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Supreme Court Reconfirms Characterization of Mileage Settlement Payment in Favor of Taxpayer


On February 27, 2020, the Supreme Court upheld the Seoul High Court’s decision that if an airline has executed a business partnership with a partner, such as a credit card company, and a customer purchases a flight ticket of such airline by using mileage points that he/she earned based on transactions with the partner, the amount of such discount should be deemed as sales allowance and, even if the airline received certain payments (settlement payment) from the partner in proportion to the earned mileage points, such payment should not be included in the value-added tax (“VAT”) base.

The main issue of this case was whether the settlement payment made by the partner to the airline can be viewed as purchase price for transactions between the airline and the customer.  Because customers earned mileage points from the partner but used such points for airline services, and the partner made a unilateral settlement payment to the airline in proportion to the mileage points earned from the partner, the Korean tax authorities (the “Tax Authorities”) asserted that in substance the partner indirectly paid a consideration for airline services on behalf of the customer. 

In order for a payment to be included in the VAT base, the payee also needs to receive consideration for such payment.  However, unlike the trial court which accepted the Tax Authorities’ argument, the appellate court denied existence of consideration (i.e., the payment should not be included in determining the tax base) on the following grounds, which was eventually upheld by the Supreme Court:

  • The settlement payment by the partner was made based on an agreement separately executed between the airline and its partners, and not as a consideration for the supply of airline services;
  • The airline and partners’ objective and intent specified in the above agreement is not to pay a consideration on behalf of the customer; and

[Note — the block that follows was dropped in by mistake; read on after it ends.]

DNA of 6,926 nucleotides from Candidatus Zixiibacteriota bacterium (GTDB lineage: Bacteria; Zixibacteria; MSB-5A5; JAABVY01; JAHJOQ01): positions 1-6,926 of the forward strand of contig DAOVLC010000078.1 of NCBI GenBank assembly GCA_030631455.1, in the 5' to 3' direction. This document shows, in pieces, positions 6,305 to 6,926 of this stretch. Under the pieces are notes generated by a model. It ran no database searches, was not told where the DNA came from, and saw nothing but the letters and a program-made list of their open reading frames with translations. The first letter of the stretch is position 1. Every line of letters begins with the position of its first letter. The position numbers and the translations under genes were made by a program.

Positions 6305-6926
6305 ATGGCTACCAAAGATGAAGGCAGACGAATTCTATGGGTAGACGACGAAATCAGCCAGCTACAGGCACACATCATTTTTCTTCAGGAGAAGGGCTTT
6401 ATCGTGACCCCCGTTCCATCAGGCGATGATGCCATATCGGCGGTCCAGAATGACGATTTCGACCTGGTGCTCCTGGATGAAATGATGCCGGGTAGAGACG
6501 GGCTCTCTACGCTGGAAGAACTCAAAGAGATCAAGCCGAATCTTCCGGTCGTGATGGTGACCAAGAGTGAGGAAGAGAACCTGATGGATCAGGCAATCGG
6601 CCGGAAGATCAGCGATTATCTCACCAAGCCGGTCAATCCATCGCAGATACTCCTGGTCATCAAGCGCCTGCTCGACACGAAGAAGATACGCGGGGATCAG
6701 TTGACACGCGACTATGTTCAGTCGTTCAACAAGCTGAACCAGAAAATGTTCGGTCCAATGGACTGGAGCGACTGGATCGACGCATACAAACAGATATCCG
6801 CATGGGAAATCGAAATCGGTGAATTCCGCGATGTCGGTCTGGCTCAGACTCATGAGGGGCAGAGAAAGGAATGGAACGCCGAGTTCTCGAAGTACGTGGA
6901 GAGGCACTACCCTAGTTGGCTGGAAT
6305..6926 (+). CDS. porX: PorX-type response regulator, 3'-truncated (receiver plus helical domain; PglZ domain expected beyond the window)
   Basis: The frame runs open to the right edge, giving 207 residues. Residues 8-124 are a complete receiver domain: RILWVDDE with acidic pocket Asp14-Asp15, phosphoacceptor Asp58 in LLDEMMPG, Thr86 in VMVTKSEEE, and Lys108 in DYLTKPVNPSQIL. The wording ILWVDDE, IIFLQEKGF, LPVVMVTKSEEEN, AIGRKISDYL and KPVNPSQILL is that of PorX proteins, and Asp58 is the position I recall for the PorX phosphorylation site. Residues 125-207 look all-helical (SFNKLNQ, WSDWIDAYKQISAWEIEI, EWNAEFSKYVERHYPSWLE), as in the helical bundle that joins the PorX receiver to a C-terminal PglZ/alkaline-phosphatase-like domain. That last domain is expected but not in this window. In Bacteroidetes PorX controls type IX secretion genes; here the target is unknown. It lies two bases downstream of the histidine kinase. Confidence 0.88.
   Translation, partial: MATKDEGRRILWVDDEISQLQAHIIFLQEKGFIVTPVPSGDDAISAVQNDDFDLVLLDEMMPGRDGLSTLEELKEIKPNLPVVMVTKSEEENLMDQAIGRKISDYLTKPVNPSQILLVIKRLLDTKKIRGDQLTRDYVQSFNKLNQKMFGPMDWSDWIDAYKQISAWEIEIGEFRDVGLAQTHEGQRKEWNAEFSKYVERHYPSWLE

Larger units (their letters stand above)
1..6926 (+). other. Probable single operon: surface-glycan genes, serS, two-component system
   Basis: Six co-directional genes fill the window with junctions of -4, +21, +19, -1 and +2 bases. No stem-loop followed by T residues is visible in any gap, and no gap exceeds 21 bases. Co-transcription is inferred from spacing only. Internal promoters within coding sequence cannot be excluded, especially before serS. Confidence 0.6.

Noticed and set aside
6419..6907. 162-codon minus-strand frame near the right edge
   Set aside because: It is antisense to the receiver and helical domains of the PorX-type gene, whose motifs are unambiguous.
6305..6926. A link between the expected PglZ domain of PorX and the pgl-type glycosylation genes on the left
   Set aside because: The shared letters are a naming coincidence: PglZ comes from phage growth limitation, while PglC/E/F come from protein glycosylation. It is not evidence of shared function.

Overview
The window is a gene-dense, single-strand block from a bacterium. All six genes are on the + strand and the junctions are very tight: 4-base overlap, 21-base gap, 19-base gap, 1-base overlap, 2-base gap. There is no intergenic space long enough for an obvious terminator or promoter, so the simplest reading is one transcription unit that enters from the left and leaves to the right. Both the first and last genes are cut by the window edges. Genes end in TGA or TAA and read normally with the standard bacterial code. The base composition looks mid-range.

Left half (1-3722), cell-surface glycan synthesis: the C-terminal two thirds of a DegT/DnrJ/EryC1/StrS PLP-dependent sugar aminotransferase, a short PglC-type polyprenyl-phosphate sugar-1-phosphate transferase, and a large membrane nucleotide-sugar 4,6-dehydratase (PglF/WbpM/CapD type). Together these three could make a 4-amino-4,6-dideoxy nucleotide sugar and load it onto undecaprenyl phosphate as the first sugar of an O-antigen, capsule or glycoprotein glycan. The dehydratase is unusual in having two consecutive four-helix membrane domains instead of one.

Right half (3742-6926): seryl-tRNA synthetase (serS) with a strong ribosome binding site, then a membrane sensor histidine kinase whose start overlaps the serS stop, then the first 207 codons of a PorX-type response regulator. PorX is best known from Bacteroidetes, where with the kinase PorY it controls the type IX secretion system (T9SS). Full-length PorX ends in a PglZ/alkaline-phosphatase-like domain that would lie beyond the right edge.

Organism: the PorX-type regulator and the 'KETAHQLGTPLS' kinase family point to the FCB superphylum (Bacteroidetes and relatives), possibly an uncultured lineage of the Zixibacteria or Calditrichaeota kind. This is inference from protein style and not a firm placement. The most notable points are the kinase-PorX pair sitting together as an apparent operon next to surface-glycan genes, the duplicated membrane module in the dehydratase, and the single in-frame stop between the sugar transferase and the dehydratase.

• The substance of the settlement payment is to have the partners share a portion of the expenses incurred to promote common benefits between the airline and the partners. 

This Supreme Court case re-confirms its previous 2016 en banc decision on the scope of sale allowance in connection with use of mileage points.  While the Tax Authorities attempted to narrow the scope of sale allowance after the 2016 Supreme Court decision, the Court confirmed that it is illegal for the Tax Authorities to impose VAT because the supplier was seen as receiving a payment from a third party to cover such discount partially (or entirely) on grounds that the third party has paid a consideration “on behalf of” the customer.  Further, this decision has a significant impact on the issue of self-earned mileage which has been controversial after the amendment of Article 61 of the Enforcement Decree of the VAT Act.  

Kim & Chang’s Tax Practice team, representing the taxpayer of this case, performed thorough fact-finding and legal research throughout the proceeding to prepare and submit persuasive briefs and supporting documents, and thereby won the case at both the High Court and Supreme Court.  In particular, unlike the previous en banc decision that only focused on the “characteristics of sales allowance,” we devised a creative argument/logic focused on whether consideration existed, which is one of the basic principles of VAT.  The Court’s acceptance of this logic opens a broader interpretation of “sales allowance.”  As accumulation and use of mileage points become complicated and diversified, we expect that a more reasonable taxation will be possible due to this decision.